Basketball vs Soccer in the US

What makes the US so dominant in Basketball? Why is Spain dominant in soccer? Why do certain countries seem to dominate a particular sport, why others seem to struggle at the world level. It has everything to do with the environment (culture) and expectations (belief). I was talking to a soccer coach that works with a professional club’s developmental program here in the US about this topic, and what he said nailed it.

He mentioned that when he had visited other countries (who are dominant at the world level in soccer) the young players in the professional club’s developmental system “believe that they are going to play professionally.” While in the US, although some players may hope to play professionally, very few have this belief, passion or drive.

“It’s just kind of there, in the back of their mind, this thought that it would be great if they could make it to the professional level, but it is not really a believable reality,” he commented.

How do players get this belief or expectation that playing professionally could actually be a reality? It’s the culture or the environment in which they have been raised. In the US, many inner city kids have seen, or heard stories about, the player who came from nothing and now is playing in the NBA. The NBA is full of these stories. Kids see it as a way out, a way to a better life. The passion and inner drive to make it to the NBA drives them, continually fanning the flame, keeping the fire lit. It’s not about going to skills camps, or working with a shooting coach. It’s about staying on the playground until its too dark to see the rim, shooting jump shots and visualizing the dream.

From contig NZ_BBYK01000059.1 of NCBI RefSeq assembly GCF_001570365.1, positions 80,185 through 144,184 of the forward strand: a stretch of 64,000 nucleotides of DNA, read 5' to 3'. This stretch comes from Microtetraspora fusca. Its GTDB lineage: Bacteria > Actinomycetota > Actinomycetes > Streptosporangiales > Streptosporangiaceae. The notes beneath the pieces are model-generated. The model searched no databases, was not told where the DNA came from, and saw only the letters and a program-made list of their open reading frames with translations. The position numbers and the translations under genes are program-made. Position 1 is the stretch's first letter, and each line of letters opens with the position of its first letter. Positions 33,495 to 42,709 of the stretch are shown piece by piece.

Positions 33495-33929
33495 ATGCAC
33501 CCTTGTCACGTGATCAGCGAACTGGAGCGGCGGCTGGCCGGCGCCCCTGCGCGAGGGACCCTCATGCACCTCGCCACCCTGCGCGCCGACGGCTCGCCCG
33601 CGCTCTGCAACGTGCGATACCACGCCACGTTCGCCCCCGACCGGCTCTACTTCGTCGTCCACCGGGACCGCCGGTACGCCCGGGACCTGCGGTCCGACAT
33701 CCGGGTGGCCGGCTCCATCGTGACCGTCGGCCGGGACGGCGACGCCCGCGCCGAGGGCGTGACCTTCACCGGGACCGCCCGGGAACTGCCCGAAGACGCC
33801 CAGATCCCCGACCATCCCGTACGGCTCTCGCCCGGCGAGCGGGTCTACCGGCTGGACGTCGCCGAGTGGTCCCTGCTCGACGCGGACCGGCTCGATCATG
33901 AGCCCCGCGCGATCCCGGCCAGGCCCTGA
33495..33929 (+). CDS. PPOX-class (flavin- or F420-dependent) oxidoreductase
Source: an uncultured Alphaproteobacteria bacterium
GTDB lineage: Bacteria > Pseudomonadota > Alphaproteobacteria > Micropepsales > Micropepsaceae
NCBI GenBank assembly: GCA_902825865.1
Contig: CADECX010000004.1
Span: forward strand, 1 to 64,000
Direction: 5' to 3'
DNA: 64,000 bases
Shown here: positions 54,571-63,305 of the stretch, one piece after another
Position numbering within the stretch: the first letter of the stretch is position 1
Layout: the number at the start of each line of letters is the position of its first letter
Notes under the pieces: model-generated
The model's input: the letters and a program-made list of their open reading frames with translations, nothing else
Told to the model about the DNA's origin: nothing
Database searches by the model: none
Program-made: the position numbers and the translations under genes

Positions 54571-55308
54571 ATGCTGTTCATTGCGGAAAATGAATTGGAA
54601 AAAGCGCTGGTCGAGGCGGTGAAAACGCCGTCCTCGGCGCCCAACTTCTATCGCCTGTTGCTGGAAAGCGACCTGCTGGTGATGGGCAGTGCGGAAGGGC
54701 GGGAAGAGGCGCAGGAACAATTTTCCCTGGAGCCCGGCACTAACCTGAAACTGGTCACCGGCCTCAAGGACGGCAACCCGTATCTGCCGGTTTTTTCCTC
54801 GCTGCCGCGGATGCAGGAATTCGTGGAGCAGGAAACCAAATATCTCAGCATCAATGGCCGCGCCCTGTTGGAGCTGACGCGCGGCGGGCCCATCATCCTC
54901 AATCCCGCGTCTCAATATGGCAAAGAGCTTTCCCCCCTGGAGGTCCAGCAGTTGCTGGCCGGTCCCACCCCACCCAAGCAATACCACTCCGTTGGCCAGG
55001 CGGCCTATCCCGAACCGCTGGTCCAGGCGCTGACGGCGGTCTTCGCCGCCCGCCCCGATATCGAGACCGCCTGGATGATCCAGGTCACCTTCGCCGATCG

The type of basketball we play in the US is different, creative and imaginative. It has been developed by thousands of young players, playing on their own, mimicking the skills of their hero’s in the NBA. This is what has been going on with soccer for generations in other countries. Not only does this cultural change need to happen for the US to be dominant in soccer, but the US also needs more success stories for it’s young players to relate to and emulate. Until this happens, it will be hard for young players to believe in the possibility.

 

Comments

3 Comments
  1. This article makes me ponder on what makes kids in other countries believe so whole heartedly that they will be a professional athlete one day. That thought brings me to how can we get kids in the U.S. to have that same kind of mindset? Also how do we provide the type of environment where the kids’ will to succeed trumps everything else?

  2. I like your question, Shon. Some possible answers:

    In many developing nations, everyone is just looking for a way out of hardship. That very mindset is prevalent and might make for a higher percentage of kids who see what they already do well as a path to being liberated.

    Here, we have a lot of pickup basketball and no pickup soccer. Our inner city courts have no coaches standing in the way to limit your playing time or harness your tendency to experiment and be stylish. Our organized soccer, especially at the travel level is only affordable to the minority, it’s hyper-structured, and it trains kids to be very mission oriented, almost like sharp shooters or assassins, looking for goals. Rarely do we see stylish play, risk-oriented play, possession savvy play, and most of all, we rarely see kids smiling with a love for the journey.

    In my view, these things do not engender greatness.

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